Eye Injury Claims
Eye injuries range from the fairly minor such as irritation lasting only a few hours when getting soap in the eye to the most serious when vision is completely lost and, of course, accidents resulting in eye injuries can happen to people of any age. There are over 120,000 eye injuries every year in the United Kingdom. However statistics reveal that just over half of all eye injuries are sustained by people under the age of 25.
Eye Injuries at Work
In many jobs there are obvious risks of eye injury. A worker would have to be extremely wary and an employer especially vigilant when work involved the handling of dangerous chemicals and solutions which could cause serious injury if entering the eye. Similarly, if your work involved striking objects with a hammer or other tools, such as a woodworker shaping a piece of wood with hammer and chisel, there would be a clear danger of a piece of wood flying straight into the eye causing serious damage. In such circumstances, the quality and suitability of eye protection and the training for it’s use is usually of central importance. However, even where there is no obvious risk to the eye, injuries can result. For example, a worker tripping on a dangerous floor, falling and hitting his eye as he did so.
Eye Injuries from Road Traffic Accidents
Some of the most horrific eye injuries are sustained by drivers and front seat passengers involved in road traffic accidents when not wearing seat belts. The driver and passenger may be thrown headlong through the car windscreen in such accidents and facial injuries including to the eyes are caused by the impact with the windscreen as well as through contact with hundreds of fragments of glass as the windscreen of the car is shattered. Thankfully, this is less of a likelihood than some years age with the advent of airbags and the wearing of seat belts has become obligatory and habitual for most people.
Eye Injuries from Sport
Many accidents leading to personal injury happen when engaged in sports or recreational activities. It may be surprising to note that 90 % of eye injury accidents during sport could have been prevented by wearing the appropriate protective eyewear. So, in what circumstances might sports or recreational accidents give rise to personal injury claims? Surely, if people are voluntarily engaged in sports which carry a risk of injury, then there can be no possibility of making claims for personal injury after accidents? Well, the answer is quite straightforward and it is that if accidents leading to injury are the fault of someone else, then that someone should be obliged to pay compensation to the victim. A fellow competitor may be sued if he was reckless. For example, if a squash player hits the ball which ends up in his opponent’s eye in a flash of anger after a disputed call, he may be liable. If a rugby player’s eye was gouged, both the opponent and the referee may be sued where he failed to enforce the rules properly. If, during a game of squash at school, a ball hits a pupil in the eye, serious injury may result and a claim may be made against the school's insurer's for failure by the school to provide protective goggles and proper instruction and / or supervision. Similar accidents may occur during school cricket matches where protective helmets are not provided. A cricket ball in the eye can do serious damage indeed.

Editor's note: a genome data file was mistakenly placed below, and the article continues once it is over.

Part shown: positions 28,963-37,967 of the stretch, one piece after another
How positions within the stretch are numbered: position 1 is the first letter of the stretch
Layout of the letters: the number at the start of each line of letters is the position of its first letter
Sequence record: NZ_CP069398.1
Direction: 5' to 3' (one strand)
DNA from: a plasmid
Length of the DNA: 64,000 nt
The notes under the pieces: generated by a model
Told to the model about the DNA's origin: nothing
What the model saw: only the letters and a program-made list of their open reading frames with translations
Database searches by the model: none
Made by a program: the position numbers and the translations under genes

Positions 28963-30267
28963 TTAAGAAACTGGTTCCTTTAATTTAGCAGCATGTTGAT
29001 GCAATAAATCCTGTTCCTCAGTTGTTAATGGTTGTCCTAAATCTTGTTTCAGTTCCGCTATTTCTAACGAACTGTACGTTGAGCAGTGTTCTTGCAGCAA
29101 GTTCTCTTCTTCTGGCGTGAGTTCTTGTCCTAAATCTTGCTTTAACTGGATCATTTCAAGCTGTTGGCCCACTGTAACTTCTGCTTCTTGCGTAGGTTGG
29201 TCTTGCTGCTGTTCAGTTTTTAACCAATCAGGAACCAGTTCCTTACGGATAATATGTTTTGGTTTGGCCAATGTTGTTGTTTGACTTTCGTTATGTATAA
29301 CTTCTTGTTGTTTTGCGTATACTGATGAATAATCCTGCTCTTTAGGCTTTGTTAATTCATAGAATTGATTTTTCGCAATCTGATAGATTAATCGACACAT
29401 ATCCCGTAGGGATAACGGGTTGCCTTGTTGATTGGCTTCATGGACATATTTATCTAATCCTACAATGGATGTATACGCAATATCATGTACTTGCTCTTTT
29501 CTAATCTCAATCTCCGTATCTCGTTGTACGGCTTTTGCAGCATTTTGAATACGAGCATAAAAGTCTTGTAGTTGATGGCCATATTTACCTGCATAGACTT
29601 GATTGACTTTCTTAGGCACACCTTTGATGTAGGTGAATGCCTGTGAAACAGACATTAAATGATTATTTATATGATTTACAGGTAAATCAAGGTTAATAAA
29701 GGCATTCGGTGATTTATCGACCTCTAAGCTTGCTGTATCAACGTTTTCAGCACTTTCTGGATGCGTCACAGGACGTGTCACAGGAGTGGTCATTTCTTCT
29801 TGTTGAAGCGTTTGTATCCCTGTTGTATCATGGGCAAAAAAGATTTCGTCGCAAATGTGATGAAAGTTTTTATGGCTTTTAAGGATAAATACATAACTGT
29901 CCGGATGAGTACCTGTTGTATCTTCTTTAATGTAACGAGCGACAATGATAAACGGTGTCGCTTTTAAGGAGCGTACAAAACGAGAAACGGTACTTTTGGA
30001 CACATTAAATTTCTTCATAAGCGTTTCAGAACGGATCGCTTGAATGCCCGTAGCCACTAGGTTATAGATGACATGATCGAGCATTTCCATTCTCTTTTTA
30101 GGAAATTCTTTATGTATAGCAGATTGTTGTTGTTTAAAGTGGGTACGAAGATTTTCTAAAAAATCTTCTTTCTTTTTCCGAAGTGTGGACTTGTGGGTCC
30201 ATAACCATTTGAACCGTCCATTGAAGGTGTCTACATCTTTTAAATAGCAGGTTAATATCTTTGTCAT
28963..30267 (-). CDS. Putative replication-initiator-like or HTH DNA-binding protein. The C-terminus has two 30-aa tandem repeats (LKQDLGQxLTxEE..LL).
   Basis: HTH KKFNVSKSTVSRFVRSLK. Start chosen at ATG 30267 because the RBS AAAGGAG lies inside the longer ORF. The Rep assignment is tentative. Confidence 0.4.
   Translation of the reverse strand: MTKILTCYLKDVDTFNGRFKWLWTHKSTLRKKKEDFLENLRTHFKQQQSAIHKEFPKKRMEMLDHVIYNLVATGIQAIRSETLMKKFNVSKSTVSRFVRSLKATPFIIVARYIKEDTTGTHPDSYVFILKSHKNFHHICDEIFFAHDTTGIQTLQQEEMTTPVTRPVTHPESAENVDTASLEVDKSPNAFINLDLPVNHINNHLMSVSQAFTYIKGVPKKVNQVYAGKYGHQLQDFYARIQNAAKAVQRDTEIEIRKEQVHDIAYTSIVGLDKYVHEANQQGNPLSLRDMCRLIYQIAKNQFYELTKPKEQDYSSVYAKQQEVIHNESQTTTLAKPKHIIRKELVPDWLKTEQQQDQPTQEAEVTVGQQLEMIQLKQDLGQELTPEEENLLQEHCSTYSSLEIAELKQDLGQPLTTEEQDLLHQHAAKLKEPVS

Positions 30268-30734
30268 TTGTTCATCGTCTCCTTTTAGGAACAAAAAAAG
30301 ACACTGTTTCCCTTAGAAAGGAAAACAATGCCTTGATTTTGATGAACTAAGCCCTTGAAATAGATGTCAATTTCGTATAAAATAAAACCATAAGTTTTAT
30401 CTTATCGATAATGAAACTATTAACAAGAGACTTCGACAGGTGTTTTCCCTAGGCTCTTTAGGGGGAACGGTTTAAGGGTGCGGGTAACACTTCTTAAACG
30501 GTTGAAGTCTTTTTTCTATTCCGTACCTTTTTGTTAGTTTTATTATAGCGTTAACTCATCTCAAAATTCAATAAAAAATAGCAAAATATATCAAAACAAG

Treatment for Eye Injuries
The eyes are extremely delicate and sensitive and there is a limit to self help treatment and, so, if accidents result in eye injury, in all but the most minor cases, perhaps where a foreign body has lightly embedded itself in the eye and may be gently flushed out, it is imperative to obtain emergency medical help as soon as possible. A patch or a cup should be placed over the eye to prevent pressure being put on the cornea which is extremely delicate and susceptible to scratching.
Compensation awards for claims for eye injuries following accidents can range from £1000 for injuries which heal quickly right up to £200,000 in instances of total blindness combined with deafness.
To claim compensation for eye injuries, call Accident Aid on 0800 180 4780 or forward your query without any obligation to Accident Aid by email and you will be contacted by an accident injury lawyer who will advise as to whether you may be entitled to claim compensation for your injury and any other losses you may have sustained.